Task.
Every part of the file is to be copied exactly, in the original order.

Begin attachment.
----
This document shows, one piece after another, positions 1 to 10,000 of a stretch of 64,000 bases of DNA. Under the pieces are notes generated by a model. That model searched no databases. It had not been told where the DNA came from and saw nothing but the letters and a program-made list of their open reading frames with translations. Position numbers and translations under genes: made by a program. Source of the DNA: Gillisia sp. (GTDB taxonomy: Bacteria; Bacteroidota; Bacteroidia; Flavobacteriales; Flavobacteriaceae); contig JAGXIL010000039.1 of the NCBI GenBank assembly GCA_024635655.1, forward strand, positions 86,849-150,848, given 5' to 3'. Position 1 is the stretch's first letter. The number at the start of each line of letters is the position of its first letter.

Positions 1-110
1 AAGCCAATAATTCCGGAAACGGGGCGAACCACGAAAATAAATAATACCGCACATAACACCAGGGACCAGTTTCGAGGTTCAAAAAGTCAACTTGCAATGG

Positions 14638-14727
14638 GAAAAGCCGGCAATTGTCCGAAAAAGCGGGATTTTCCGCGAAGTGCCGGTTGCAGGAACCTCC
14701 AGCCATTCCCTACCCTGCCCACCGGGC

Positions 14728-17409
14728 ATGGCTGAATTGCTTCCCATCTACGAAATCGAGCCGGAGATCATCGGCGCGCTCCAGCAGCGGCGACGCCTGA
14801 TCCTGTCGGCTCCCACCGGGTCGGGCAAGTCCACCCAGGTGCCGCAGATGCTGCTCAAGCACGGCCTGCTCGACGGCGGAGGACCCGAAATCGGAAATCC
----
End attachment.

This document shows, one piece after another, positions 1 to 10,000 of a stretch of 64,000 bases of DNA. Under the pieces are notes generated by a model. That model searched no databases. It had not been told where the DNA came from and saw nothing but the letters and a program-made list of their open reading frames with translations. Position numbers and translations under genes: made by a program. Source of the DNA: Gillisia sp. (GTDB taxonomy: Bacteria; Bacteroidota; Bacteroidia; Flavobacteriales; Flavobacteriaceae); contig JAGXIL010000039.1 of the NCBI GenBank assembly GCA_024635655.1, forward strand, positions 86,849-150,848, given 5' to 3'. Position 1 is the stretch's first letter. The number at the start of each line of letters is the position of its first letter.

Positions 1-110
1 AAGCCAATAATTCCGGAAACGGGGCGAACCACGAAAATAAATAATACCGCACATAACACCAGGGACCAGTTTCGAGGTTCAAAAAGTCAACTTGCAATGG

Positions 14638-14727
14638 GAAAAGCCGGCAATTGTCCGAAAAAGCGGGATTTTCCGCGAAGTGCCGGTTGCAGGAACCTCC
14701 AGCCATTCCCTACCCTGCCCACCGGGC

Positions 14728-17409
14728 ATGGCTGAATTGCTTCCCATCTACGAAATCGAGCCGGAGATCATCGGCGCGCTCCAGCAGCGGCGACGCCTGA
14801 TCCTGTCGGCTCCCACCGGGTCGGGCAAGTCCACCCAGGTGCCGCAGATGCTGCTCAAGCACGGCCTGCTCGACGGCGGAGGACCCGAAATCGGAAATCC